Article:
Patagonia’s thoughtful, visually stunning 2018 film “Treeline” and Renan Ozturk’s “Life Coach,” winner of the Charlie Fowler Award at last year’s Mountainfilm, are just two of the cinematic offerings at this year’s Telluride Mountain Club Winter Film Night.
The event takes place Wednesday at the Sheridan Opera House, and promises an evening of films and shorts courtesy of ski maker DPS, in addition to Patagonia and Mountainfilm. There will also be a raffle of some pretty sweet goodies, including DPS Skis (of the winner’s choice) Patagonia gear, locally made wonder-salve Tim’s Trauma Balm, gift certificates from premium performance clothing company Western Rise and fitness studio Pedal Den Telluride, a scenic flight with Telluride Air Taxi, and more.
Doors open at 6 p.m. and the first movie begins at 6:45 p.m. Admission is $10 at the door; free for current Telluride Mountain Club (TMtC) members.
The evening is one of two annual fundraising events in support of TMtC. It’s also a celebration following a year in which the nonprofit, founded in 1986, accomplished quite a bit.
“The Telluride Mountain Club has come a long way since its inception,” Telluride Mountain Club Director Heidi Lauterbach said. “What started off as a resource for avalanche education in the Telluride region has grown to encompass all human-powered forms of outdoor recreation. Over the last several years, TMtC has been instrumental in preserving access to public lands for hikers, mountain bikers, climbers, backcountry skiers, ice climbers and more.”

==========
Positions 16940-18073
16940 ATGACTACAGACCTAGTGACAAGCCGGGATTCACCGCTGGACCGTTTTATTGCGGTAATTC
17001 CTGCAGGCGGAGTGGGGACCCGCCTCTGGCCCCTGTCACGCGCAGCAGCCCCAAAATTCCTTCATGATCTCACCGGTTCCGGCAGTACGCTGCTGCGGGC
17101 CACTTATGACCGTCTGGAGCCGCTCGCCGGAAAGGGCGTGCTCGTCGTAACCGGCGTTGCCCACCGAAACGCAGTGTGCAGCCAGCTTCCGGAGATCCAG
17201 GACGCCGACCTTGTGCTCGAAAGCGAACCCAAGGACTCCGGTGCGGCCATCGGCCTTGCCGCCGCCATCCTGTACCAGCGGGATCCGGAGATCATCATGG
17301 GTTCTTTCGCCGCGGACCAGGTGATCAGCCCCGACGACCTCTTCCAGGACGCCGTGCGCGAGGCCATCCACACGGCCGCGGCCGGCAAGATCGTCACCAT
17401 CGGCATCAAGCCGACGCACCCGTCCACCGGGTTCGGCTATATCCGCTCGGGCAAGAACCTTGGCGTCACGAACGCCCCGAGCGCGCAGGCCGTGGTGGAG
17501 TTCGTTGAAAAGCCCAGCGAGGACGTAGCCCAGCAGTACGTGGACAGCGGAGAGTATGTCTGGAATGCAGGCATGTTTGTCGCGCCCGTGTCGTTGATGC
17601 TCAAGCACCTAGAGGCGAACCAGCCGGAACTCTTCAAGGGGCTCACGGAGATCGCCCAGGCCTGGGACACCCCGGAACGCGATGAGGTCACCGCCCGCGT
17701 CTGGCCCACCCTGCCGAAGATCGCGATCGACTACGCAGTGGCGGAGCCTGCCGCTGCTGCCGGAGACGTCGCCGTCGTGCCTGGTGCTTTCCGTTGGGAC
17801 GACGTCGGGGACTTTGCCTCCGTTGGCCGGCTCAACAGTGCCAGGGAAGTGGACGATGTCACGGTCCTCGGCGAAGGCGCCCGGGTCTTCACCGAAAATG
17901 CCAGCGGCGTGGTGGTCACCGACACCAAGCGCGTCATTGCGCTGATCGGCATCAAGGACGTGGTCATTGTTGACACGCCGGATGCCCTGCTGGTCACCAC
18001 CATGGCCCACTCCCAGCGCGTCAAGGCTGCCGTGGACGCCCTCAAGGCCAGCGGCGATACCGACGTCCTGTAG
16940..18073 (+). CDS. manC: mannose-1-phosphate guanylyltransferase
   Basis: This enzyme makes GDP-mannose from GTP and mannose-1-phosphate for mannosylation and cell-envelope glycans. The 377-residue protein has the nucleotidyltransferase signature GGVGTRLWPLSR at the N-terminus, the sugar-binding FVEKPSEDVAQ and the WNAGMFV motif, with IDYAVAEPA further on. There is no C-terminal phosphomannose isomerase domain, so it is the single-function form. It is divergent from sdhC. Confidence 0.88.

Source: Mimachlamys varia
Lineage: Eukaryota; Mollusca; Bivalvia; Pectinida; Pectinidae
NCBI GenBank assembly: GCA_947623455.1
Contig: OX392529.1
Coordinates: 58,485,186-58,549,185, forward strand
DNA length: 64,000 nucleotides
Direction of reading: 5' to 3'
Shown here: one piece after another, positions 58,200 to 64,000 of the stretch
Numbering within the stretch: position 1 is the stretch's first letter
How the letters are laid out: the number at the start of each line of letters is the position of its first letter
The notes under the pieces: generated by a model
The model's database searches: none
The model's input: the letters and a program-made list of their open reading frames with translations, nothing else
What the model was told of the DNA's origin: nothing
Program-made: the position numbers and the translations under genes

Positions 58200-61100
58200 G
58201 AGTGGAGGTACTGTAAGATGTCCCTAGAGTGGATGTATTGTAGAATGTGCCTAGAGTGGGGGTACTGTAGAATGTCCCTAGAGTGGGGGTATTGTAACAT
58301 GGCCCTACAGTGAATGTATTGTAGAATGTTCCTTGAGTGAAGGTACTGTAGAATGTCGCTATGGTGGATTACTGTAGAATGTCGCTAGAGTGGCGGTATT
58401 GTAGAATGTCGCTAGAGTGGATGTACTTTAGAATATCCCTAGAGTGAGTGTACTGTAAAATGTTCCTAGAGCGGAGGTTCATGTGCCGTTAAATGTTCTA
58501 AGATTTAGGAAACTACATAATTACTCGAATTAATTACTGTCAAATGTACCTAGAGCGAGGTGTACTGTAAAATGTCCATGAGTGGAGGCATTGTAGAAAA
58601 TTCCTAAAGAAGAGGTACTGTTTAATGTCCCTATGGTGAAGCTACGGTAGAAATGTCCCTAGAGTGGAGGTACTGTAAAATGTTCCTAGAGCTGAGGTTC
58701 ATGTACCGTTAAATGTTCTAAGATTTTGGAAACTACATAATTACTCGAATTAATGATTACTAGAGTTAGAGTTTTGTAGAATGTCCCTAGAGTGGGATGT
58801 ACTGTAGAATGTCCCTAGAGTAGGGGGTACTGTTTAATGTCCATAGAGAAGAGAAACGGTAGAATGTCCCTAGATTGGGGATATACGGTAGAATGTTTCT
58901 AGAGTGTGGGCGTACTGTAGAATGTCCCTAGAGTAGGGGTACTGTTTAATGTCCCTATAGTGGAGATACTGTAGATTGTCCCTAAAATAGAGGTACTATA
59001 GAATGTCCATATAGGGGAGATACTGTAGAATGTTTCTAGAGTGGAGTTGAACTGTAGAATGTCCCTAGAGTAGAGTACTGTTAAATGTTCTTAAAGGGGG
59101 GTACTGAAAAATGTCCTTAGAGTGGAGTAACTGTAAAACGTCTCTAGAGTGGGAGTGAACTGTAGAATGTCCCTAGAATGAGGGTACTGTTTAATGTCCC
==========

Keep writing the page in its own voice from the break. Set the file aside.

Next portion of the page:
Lauterbach added that 2018 marked the club’s busiest year yet with new trail construction, maintenance and conservation; group hikes and work days; stewardship of the increasingly popular Via Ferrata; bolt and anchor replacements on a number of local climbing routes; and support for Peter Inglis Avalanche Education Fund events.
One of the big items on the club’s to-do list has been work on a trails sustainability plan, a relatively new project for the club. The initiative began in fall 2015, when TMtC released a comprehensive trails survey to the public. Nearly 400 locals, second homeowners and visitors completed the survey, which in turn formed the basis for a trails proposal that the Mountain Club submitted to regional entities in the summer of 2017. Then, last year, that proposal became a trails sustainability plan in collaboration with regional partners, including the Town of Mountain Village, San Miguel County, San Miguel Authority for Regional Transportation, the Telluride Foundation and the U.S. Forest Service.
“This document is almost complete and defines a trails roadmap for the next 10 years,” Lauterbach said.
Other efforts of the nonprofit include success in partnering with four local guiding companies — Mountain Trip, San Juan Outdoor Adventures, Telluride Mountain Guides, Peak Mountain Guides and San Juan Mountain Guides — to continue stewardship efforts towards keeping the Via Ferrata free and open to the public, and improving outreach and educational resources.
Board president Josh Borof remarked that TMtC has big plans in 2019 all aimed at increasing and enhancing human-powered activities in the region.
“We will be wrapping up our Trails Sustainability Plan and shifting from planning to trails execution,” Borof said. “We will continue our efforts with the Via Ferrata, keeping local climbing crags updated and safe and supporting the Peter Inglis Avalanche Education Fund. TMtC wouldn’t be where we are today without the help and support of our partners and grantors. We’d like to extend a huge thank you to all our partners, sponsors, donors, members and grantors. We hope you will join us on our journey through 2019.”
For more on the Telluride Mountain Club, including Wednesday’s Winter Film Night, visit telluridemountainclub.org. For the complete trails proposal, go to telluridemountainclub.org/wp-content/uploads/2017/07/TMtC-Trails-Proposal-s2017-7.25.pdf.